How To Grow Daffodils

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The best time to plant daffodil (narcissi) bulbs in the UK is in autumn, September in particular is recommended as the ideal month to plant daffodils.

Planting daffodil bulbs in September gives the roots a chance to develop before the soil cools. Foliage and flowers will appear between January and April depending on your chosen variety.

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Why Choose Daffodils

With their bright yellow or elegant white blooms, daffodils are a welcoming sign of spring and a favourite among many UK gardeners.

They are low-maintenance and return year after year, making them a fantastic addition to your garden.

Choosing and Preparing Daffodil Bulbs

Towards the end of summer and the start of autumn, daffodil bulbs become widely available. When choosing, opt for firm, large bulbs that show no visible signs of mould.

Top Tip

When planting your daffodil bulbs, remember they love a sunny spot and well-drained soil.

Planting Location and Method

Daffodils can be planted in lawns, mixed grasses, borders, or pots and containers. The bulbs prefer a sunny spot with good drainage. Loosen any compacted soil and remove weeds before planting.

To provide the best start for your bulbs, you can add some organic matter to improve the soil.

Plant the bulbs with the pointy end facing upwards, at a depth that is three times their height. Leave some space between each bulb to allow them to multiply in the following years. Water thoroughly after planting.

Planting Daffodils in Pots and Containers

Daffodils Spring Bulbs

Yes, you can plant daffodils in pots and containers! Pair them with tulips or other spring flowers to create a stunning spring display. Make sure your containers don’t dry out. Regular watering and ensuring good drainage is crucial to keep the bulbs healthy.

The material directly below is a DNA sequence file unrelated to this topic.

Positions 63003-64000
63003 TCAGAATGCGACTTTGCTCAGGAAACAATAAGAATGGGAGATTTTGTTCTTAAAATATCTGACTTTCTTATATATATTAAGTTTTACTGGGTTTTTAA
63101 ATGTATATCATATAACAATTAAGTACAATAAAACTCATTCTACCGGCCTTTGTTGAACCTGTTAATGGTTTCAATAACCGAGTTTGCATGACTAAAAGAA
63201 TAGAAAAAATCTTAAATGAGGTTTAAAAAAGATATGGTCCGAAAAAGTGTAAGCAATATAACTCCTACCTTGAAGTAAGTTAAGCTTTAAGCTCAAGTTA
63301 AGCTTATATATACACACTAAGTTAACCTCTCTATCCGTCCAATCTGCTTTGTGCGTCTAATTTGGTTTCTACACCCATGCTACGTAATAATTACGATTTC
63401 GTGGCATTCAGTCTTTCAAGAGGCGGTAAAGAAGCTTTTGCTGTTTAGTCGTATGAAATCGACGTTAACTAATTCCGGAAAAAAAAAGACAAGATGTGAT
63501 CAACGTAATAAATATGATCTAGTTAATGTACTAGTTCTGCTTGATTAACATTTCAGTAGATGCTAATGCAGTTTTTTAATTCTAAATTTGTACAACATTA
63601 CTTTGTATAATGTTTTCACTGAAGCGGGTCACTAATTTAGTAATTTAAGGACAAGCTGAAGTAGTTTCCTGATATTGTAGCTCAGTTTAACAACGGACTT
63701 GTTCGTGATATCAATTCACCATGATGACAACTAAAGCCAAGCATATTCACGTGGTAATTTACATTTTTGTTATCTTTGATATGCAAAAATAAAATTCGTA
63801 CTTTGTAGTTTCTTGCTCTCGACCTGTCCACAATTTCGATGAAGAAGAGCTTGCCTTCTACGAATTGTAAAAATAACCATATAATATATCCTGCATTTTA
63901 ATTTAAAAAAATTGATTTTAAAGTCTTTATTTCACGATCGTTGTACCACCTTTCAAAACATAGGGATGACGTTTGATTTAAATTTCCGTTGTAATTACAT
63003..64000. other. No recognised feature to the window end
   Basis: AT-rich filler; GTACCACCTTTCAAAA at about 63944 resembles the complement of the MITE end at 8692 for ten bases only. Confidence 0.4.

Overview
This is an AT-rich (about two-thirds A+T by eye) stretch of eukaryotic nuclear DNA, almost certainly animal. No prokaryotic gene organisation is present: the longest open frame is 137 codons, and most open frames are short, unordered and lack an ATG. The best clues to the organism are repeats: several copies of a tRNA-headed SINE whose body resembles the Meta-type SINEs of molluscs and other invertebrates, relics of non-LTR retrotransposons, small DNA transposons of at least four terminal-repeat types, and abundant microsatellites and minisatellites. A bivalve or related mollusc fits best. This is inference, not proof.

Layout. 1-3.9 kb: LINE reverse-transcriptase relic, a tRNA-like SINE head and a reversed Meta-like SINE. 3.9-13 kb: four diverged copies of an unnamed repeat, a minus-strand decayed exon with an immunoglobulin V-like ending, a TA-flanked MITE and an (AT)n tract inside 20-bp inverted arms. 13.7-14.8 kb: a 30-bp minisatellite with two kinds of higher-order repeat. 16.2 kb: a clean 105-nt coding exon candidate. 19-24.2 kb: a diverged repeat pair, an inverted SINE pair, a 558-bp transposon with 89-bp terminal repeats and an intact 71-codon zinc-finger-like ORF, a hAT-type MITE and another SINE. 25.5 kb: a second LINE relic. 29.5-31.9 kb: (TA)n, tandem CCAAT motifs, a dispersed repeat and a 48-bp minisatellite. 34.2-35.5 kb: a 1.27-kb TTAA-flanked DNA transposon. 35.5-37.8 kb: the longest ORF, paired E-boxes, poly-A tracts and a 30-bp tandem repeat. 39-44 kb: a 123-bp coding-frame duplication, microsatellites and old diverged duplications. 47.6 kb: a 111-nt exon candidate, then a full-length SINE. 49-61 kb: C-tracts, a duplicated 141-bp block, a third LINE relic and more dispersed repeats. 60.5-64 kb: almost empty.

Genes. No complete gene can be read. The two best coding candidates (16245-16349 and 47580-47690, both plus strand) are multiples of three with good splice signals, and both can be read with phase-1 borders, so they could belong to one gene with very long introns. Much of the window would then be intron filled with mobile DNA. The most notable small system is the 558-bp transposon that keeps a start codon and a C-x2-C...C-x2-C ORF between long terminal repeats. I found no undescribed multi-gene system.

Pruning and Care

Once the daffodil flowers begin to fade, it’s time to remove them. However, don’t be tempted to cut back the leaves until they rest naturally, usually 4-6 weeks after flowering. This period is essential as the bulbs are storing energy for the next year’s bloom. Cutting the leaves too early can hinder their return the following year.

Popular Daffodil Varieties in the UK

1. Narcissus 'Tete-a-Tete'

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Arguably one of the most popular dwarf varieties of daffodils in the UK, the ‘Tete-a-Tete‘ is a spring favourite. They are low-growing, reaching a height of around 15-20cm, and are perfect for planting at the front of borders or in pots and containers.

Tete-a-Tete‘ daffodils have charming golden-yellow flowers that typically bloom in March and April. Each stem usually produces one to three flowers, making them a delightful addition to any spring garden. They are hardy and reliable, coming back year after year to brighten up the garden.

2. Narcissus 'Dutch Master'

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The ‘Dutch Master‘ is a classic, traditional daffodil with large, striking yellow blooms. They have long, trumpeted centres surrounded by bright, pointed petals. These daffodils are hardy and are excellent for mass plantings, making a bold statement when planted in large drifts.

Dutch Master‘ daffodils are typically larger than other varieties, reaching a height of up to 40-45cm. They usually bloom a bit later in the spring, providing a splash of colour when other early spring bloomers have started to fade.